Nov 27, 2008

The Health Benefits of Turkey

Yes, that would be a Thanksgiving Roasted Turkey choking somebody


Happy Thanksgiving!

If you're reading this blog, it's likely that
1) You're not a vegetarian
2) You're going to be eating your weight in turkey today

And so, here's some facts from WHFoods.com about Turkey that you can tell your family members when they remind you that you're on your 17th serving of breast meat and that you shouldn't talk with a drumstick shoved down your throat.

The Health Benefits of Turkey

Turkey is a very good source of protein. A four ounce serving provides 65.1% of the daily value for protein, along with 11.9% of the daily value for saturated fat, about half the amount of saturated fat found in red meat. The structure of the human body is built on protein. We use animal and plant sources of protein for our amino acids and rearrange the nitrogen to make the pattern of amino acids we require.

Cancer-protective Selenium

Turkey is a very good source of the trace mineral, selenium. Selenium is of fundamental importance to human health. It is an essential component of several major metabolic pathways, including thyroid hormone metabolism, antioxidant defense systems, and immune function. Accumulated evidence from prospective studies, intervention trials and studies on animal models of cancer have suggested a strong inverse correlation between selenium intake and cancer incidence.

Several mechanisms have been suggested to explain the cancer-preventive activities of selenium. Selenium has been shown to induce DNA repair and synthesis in damaged cells, to inhibit the proliferation of cancer cells, and to induce their apoptosis, the self-destruct sequence the body uses to eliminate worn out or abnormal cells. In addition, selenium is incorporated at the active site of many proteins, including glutathione peroxidase, which may be the most important for cancer protection. One of the body's most powerful antioxidant enzymes, glutathione peroxidase is used in the liver to detoxify a wide range of potentially harmful molecules. When levels of glutathione peroxidase are too low, these toxic molecules are not disarmed and wreak havoc on any cells with which they come in contact, damaging their cellular DNA and promoting the development of cancer cells. Just four ounces of turkey provide 47.1% of the daily value for selenium.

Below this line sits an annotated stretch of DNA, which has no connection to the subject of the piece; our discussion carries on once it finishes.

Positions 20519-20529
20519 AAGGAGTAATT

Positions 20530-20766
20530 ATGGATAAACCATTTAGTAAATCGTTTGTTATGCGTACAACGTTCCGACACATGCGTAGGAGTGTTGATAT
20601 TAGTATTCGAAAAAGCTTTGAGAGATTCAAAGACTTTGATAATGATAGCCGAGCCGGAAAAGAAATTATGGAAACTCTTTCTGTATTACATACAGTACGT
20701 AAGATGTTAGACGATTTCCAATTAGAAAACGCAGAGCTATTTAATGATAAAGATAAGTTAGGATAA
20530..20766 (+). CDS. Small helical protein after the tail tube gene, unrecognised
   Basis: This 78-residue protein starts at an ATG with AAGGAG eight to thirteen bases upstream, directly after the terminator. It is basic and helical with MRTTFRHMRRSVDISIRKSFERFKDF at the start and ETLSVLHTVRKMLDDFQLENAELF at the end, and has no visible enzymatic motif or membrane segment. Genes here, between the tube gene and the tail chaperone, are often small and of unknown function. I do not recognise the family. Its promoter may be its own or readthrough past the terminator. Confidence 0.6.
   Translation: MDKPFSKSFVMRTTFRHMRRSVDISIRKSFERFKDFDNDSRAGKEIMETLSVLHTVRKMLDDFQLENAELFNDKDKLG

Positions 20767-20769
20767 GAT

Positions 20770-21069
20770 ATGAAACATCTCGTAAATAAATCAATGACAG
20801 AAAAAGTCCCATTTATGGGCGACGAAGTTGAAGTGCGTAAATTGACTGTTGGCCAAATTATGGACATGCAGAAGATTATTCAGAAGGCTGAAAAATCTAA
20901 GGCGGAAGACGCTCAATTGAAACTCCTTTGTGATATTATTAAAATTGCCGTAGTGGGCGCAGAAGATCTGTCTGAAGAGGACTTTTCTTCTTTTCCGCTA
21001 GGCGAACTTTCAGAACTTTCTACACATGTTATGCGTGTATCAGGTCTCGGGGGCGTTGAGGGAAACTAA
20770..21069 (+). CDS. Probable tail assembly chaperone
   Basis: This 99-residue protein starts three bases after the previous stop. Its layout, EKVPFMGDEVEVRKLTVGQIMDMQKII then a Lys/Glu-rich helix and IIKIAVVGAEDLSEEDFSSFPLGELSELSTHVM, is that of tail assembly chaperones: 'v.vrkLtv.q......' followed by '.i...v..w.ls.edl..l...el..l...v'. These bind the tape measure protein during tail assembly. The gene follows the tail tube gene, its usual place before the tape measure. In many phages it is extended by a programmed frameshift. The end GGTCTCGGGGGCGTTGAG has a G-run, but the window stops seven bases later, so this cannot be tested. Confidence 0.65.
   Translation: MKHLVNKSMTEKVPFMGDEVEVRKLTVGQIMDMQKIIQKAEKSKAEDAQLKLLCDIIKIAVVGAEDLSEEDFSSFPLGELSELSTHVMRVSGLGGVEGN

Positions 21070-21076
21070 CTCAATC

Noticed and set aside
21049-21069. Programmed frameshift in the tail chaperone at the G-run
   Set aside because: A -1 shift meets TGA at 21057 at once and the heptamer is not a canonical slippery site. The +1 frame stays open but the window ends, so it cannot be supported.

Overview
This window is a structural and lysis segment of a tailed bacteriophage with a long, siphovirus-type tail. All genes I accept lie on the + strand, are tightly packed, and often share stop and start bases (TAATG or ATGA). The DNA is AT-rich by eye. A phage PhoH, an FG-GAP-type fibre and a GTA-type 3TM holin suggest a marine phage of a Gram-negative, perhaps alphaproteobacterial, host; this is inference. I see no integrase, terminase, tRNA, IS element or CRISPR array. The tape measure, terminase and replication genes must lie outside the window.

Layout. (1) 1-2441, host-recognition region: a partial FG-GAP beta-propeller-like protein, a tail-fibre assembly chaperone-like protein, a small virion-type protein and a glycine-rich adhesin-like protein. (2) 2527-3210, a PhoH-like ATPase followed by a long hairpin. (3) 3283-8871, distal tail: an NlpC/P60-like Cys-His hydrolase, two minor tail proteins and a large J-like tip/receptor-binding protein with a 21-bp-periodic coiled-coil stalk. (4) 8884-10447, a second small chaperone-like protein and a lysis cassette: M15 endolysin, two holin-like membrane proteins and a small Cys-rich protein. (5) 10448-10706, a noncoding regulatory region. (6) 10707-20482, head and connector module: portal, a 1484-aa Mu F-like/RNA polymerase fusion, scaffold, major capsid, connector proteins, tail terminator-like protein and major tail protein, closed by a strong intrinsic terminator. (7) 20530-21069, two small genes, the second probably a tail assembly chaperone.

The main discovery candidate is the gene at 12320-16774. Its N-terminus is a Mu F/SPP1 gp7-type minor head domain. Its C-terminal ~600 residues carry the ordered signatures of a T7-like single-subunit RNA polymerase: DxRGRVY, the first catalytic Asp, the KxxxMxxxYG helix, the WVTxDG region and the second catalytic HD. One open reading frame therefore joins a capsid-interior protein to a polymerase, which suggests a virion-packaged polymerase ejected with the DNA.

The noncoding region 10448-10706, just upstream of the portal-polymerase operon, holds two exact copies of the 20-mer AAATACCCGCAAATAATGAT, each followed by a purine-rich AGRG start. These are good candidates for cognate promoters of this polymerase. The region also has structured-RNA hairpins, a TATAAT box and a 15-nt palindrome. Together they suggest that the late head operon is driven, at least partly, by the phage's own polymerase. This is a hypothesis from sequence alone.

Turkey is also a good source of another cancer-protective nutrient, the B vitamin, niacin. Components of DNA require niacin, and a deficiency of niacin (as well as other B-complex vitamins) has been directly linked to genetic (DNA) damage.

B vitamins for Energy and Cardiovascular Protection

Turkey is a good source not only of niacin, but also vitamin B6. These two B vitamins are important for energy production. In addition to its DNA actions, niacin is essential for the conversion of the body's proteins, fats, and carbohydrates into usable energy. Niacin helps optimize blood sugar regulation via its actions as a component of a molecule called glucose tolerance factor, which optimizes insulin activity.

Vitamin B6 is essential for the body's processing of carbohydrate (sugar and starch), especially the breakdown of glycogen, the form in which sugar is stored in muscle cells and to a lesser extent in our liver. Along with vitamin B12, vitamin B6 plays a pivotal role as a methyl donor in the basic cellular process of methylation, through which methyl groups are transferred from one molecule to another, resulting in the formation of a wide variety of very important active molecules. When levels of B6 or B12 are inadequate, the availability of methyl groups is also lessened. One result of the lack of methyl groups is that molecules that would normally be quickly changed into other types of molecules not only do not change, but accumulate. One such molecule, homocysteine, is so damaging to blood vessel walls that high levels are considered a significant risk factor for cardiovascular disease. Four-ounces of turkey supplies 27.0% of your daily needs for vitamin B6.


Yes, so Turkey is good for you- so serve yourself up slices of breast meat, mashed potatoes, gravy, cranberries, stuffing, and armbars ...er, pie.

1 comment:

Anonymous said...

I love turkey even if has disapeared a little in these days.

OFF TOPIC: Do you have something good of Spider Guard??

Thank"s bye.